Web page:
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In a "Retro Report" published in the New York Times on September 14, Clyde Haberman correctly reminds us that designing automation for automobiles needs to carefully consider lessons learned (often the hard way) when applying other technology to automobiles. But in designing software for such automation, we need also consider lessons learned (again, often the hard way) in other domains.
Fundamentally, we have an interaction between man and machine. No matter how sophisticated the controls, there are times when the operator must take over, either because of a situation unforeseen by the designers or because the operator inadvertently asked for something unintended. When that happens, the operator is transitioning from an observational to a controlling role. That transition can be dangerous. Exactly such transitions have contributed to many airplane accidents in recent years, most recently the Asiana crash at SFO.
Every pilot is taught in their very first lesson of the importance of keeping precise airspeed control during landing. Yet, in the Asiana crash, three professional pilots were monitoring the landing and none of them did anything about, or even noticed, an airspeed drop over a period of many minutes. How could that have happened? The answer isn't in the domain of aviation or computer engineering, but rather in the domain of psychology and physiology.
The problem is worse in the automotive industry. Transitioning between machine and manual control requires maximal alertness, but automation may be used precisely when the driver's alertness level is lowest. These concerns have been with us since the first cruise control, but get worse as we automate more and the lessons we learn from aviation are that we need to move very carefully here.
Other lessons from aviation are more encouraging. We seem to hear almost weekly about the latest software "glitch". Everybody experiences weird behavior of phones and their apps. It's easy to assume things have to be this way. But they don't. There's never been a fatality due to an error in aviation software, though there have been some close calls. That hasn't been luck. An extensive methodology of "certification" produces a high degree of confidence that the software performs as designed. Roughly speaking, the process involves writing huge numbers of tests, each based on a requirement that the software must meet, that verify the proper operation of each line of code and each decision point. This is a very formal process and checked by independent reviewers. It's also very expensive: it costs hundreds of millions of dollars to certify the software for a modern airplane. Since there are far more cars than airplanes, and people spend far more time in cars than airplanes, the process used for automotive software should be more stringent than that for avionics. But it isn't.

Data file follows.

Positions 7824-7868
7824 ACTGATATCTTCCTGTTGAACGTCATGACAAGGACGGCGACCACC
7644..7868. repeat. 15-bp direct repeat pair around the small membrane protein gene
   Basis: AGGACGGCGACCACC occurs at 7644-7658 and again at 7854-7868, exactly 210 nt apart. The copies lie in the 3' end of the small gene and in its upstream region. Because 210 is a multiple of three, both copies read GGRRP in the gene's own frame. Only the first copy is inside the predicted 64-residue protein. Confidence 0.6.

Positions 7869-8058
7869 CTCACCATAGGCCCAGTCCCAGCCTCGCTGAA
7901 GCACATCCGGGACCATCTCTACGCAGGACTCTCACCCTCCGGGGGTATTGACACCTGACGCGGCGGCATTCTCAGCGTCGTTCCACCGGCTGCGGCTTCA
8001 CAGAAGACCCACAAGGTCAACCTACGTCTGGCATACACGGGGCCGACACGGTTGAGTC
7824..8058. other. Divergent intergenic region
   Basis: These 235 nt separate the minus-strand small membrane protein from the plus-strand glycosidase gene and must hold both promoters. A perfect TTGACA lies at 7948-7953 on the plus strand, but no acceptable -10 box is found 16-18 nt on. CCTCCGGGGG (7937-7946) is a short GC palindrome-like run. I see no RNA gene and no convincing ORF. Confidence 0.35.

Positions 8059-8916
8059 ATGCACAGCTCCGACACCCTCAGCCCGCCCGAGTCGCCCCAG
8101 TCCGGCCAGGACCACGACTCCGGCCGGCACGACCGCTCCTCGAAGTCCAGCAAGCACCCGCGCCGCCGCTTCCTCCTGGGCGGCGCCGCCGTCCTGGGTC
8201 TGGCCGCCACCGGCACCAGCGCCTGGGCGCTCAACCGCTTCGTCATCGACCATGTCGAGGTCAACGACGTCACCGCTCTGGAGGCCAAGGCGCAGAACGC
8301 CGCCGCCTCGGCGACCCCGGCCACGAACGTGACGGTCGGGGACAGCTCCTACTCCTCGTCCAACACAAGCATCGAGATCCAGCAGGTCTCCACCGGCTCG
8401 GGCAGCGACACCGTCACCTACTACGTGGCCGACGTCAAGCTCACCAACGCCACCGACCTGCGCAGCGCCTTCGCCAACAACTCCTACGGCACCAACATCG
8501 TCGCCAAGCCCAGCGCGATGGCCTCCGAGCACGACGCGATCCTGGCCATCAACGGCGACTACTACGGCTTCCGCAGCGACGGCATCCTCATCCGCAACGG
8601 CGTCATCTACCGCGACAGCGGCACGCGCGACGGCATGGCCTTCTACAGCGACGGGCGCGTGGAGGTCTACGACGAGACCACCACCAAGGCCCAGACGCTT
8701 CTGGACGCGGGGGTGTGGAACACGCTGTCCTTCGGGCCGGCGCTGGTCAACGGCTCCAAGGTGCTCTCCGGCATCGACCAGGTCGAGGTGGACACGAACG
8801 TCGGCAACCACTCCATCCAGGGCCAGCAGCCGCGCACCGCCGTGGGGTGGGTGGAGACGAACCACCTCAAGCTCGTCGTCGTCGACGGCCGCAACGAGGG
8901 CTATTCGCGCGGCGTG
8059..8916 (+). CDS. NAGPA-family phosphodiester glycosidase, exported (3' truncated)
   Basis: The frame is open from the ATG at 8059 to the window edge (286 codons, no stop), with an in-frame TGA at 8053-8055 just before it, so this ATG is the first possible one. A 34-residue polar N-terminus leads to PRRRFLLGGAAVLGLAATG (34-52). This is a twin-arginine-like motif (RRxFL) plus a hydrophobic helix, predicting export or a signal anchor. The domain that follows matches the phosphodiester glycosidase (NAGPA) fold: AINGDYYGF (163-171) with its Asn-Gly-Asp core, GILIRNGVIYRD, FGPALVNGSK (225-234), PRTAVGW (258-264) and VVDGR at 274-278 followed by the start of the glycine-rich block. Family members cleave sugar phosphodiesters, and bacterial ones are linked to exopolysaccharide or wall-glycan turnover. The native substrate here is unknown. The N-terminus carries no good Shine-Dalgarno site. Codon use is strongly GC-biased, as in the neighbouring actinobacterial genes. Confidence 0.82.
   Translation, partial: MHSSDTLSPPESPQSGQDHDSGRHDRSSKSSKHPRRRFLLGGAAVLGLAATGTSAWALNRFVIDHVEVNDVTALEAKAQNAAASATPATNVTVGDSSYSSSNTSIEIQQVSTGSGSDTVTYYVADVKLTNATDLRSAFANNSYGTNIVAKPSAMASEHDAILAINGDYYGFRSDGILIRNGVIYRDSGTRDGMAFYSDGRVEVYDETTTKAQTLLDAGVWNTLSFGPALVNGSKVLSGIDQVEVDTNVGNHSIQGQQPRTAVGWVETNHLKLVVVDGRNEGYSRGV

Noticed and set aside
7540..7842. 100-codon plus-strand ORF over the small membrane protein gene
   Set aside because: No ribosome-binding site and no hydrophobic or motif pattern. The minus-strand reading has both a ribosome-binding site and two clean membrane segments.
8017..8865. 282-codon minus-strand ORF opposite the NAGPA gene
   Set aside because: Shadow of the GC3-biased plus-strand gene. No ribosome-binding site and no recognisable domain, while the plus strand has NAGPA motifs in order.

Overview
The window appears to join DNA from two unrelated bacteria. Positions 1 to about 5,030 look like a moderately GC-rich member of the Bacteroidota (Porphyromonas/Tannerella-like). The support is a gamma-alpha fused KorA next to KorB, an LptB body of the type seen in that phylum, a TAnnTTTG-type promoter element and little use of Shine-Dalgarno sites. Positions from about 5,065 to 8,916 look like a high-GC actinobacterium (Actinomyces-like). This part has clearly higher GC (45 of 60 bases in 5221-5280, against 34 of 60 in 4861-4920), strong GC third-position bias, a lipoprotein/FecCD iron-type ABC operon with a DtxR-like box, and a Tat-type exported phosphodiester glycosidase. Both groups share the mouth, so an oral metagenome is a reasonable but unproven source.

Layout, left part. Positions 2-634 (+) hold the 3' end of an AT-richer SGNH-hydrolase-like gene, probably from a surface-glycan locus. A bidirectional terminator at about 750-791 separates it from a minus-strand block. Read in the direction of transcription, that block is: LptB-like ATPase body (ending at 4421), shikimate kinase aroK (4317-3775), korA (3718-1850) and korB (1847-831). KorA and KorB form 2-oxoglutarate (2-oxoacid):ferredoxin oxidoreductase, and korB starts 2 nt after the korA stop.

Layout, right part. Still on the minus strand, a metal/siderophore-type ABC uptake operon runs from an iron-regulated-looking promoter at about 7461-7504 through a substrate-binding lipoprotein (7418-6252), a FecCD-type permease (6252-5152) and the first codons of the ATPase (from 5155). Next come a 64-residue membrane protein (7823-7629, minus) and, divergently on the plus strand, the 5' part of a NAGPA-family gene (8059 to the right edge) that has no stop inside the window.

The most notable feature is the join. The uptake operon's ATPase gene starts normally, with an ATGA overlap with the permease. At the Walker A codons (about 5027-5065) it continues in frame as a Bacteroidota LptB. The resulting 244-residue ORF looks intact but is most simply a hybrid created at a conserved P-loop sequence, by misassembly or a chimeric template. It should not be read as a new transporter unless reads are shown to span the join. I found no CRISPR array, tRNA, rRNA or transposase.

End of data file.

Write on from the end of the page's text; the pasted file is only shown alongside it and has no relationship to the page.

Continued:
One lesson we should learn from the aviation domain is that it needs to be.
We can now use mathematics to help. Although it's not practical to prove large pieces of software "correct" (among other reasons because the degree to which being "correct" would have to be specified is impractically detailed), there are definitely things that we can accomplish through formal methods. We can prove the software doesn't violate rules of the programming language (such as referencing undefined data or dividing by zero). We can prove components of the software do as they're supposed to (e.g, a routine that purports to compute a square root). And we can list important properties of systems, such as the throttle always being closed when the brake has been pressed, that we can prove. Using these techniques not only leads to more reliable software, but reduces testing costs because it significantly reduces the number of tests needed.
Security is the final issue. And proofs are the only reliable way of securing software. Testing isn't good enough because we're only testing against known vulnerabilities. However, merely doing the proofs that the software doesn't violate language rules is enough to detect the vast majority of known security roles and would have prevented, among many others, the exploit known as "Heartbleed".
Fundamentally, security is about the boundary where the software interacts with its environment. Software is "secure" when the only communication that can occur across that boundary is that which we desire. And we can write those as conditions and prove that the software meets it.
Using lessons both from the past of automotive design and the present of design in other domains, such as avionics, will give us the best chance of making the cars of the future safe, secure, and driver-friendly.
About Richard Kenner
Richard Kenner is a co-founder and Vice President of AdaCore. He was a researcher in the Computer Science Department at New York University from 1975 through 1998. During that time, he worked with the SETL Project, a research project in high-level programming languages, the PUMA Project, which designed and built an emulator for the CDC 6600 in the late 1970's, and for many years with the Ultracomputer Project, which did research on highly-parallel computer systems. At Ultra, he worked on hardware design, VLSI design, and compilers. As part of the latter work, he was the maintainer of the GCC compiler (on which the GNAT technology is based) for the Free Software Foundation for the 2.5.x through 2.8.x releases. He published papers both on compiler design and VLSI design of a switching network for Ultra and was the designer of the interface between the GNAT front end and GCC.